Next regulatory steps taken for Australia’s consumer data right

The Treasury Laws Amendment (Consumer Data Right) Act 2019 (Cth) (CDR Act) was passed by the Australian Parliament on 1 August 2019 and became law on 12 August 2019. The CDR Act amends the Competition and Consumer Act 2010 (Cth) (CCA), and other legislation, to introduce Australia’s statutory consumer data right (CDR) regime. The CDR sets up a framework for the disclosure of specific types of data in nominated sectors of the economy, including:

  • standardised product data – the rationale for requiring this type of data to be made available is to allow any third party, for example comparison service providers, to more easily compare products and services offered by different businesses
  • customer data – this is information held by an entity in a regulated sector in relation to those individuals and businesses who transact with those regulated entities. For convenience, these groups are referred to in this article as “customers”. 

The CDR is being rolled out in stages starting with the banking sector (known as ‘Open Banking’) from July 2020. Consumer data relating to credit and debit cards, deposit accounts and transaction accounts for the major banks will be made available from 1 July 2020. Other consumer data will be made available over time. CDR will also be rolled out in other sectors, with the next sector being retail energy.

On 24 February 2020 the Office of the Australian Information Commissioner (OAIC) published its CDR Privacy Safeguard Guidelines (OAIC Guidelines). This marks the next regulatory step in the implementation of Australia’s CDR. 

The OAIC Guidelines and the CDR privacy safeguards

The Guidelines follow closely the format used for the OAIC’s separate guidelines regarding compliance with the Australian Privacy Principles (APPs).  It is assumed this approach has been adopted given that the CDR privacy safeguards, as now contained in Part IVD of the CCA, reflect the Australian Privacy Principles.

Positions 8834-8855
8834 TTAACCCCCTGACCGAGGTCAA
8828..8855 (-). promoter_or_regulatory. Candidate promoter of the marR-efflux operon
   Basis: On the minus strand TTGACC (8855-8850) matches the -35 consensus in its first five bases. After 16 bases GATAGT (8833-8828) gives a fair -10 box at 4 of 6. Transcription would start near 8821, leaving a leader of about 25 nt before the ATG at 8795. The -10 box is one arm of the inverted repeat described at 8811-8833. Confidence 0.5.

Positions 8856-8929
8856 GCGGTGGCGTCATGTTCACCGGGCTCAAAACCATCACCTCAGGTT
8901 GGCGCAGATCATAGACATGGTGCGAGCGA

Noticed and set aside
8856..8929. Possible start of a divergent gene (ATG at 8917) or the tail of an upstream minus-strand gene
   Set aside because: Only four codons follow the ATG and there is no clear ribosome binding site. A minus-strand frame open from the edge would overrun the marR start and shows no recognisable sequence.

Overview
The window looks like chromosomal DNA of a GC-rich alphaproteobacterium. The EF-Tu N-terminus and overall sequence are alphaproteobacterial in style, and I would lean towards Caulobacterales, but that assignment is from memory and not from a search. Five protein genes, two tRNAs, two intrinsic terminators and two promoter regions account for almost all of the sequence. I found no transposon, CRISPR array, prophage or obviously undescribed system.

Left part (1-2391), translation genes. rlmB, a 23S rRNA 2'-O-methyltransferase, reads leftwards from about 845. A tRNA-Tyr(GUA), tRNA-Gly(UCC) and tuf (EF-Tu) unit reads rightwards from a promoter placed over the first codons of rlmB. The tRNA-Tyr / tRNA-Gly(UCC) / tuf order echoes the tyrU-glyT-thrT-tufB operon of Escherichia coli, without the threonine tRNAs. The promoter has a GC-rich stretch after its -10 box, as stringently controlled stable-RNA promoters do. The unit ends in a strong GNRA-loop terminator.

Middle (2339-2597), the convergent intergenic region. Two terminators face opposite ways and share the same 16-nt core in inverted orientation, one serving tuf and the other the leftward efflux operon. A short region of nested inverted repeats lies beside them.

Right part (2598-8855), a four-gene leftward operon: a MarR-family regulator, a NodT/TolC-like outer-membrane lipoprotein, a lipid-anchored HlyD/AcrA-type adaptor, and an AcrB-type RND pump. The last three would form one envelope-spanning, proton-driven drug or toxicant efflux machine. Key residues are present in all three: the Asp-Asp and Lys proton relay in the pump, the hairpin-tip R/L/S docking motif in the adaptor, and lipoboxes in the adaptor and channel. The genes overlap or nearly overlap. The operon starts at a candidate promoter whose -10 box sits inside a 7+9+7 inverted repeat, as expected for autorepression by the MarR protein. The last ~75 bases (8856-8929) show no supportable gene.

The OAIC Guidelines are not legally binding, but nonetheless they provide very good guidance to businesses as to the OAIC’s expectations and best practice for compliance with the privacy requirements of CDR.

The CDR privacy safeguards requirements include (and this is far from a complete list):

  • all CDR entities (being accredited data recipients, data holders and designated gateways, essentially those entities which are authorised or required under the CDR regime to collect, use or disclose CDR consumer data) need to have a clearly expressed and up to date policy about how they manage CDR data. This CDR policy can be incorporated into an organisation's existing privacy policy or can be a separate policy. Either way, the CDR policy must be underpinned by appropriate internal processes and practices. The OAIC Guidelines provide examples of practices, procedures and systems that CDR entities should consider implementing, such as embedding a culture of privacy, for example, by appointing a member of senior management to lead on strategy and management of CDR data, appointing officer(s) with day-to-day responsibility for managing and advising on privacy safeguard issues, and implementing appropriate reporting processes on management of CDR data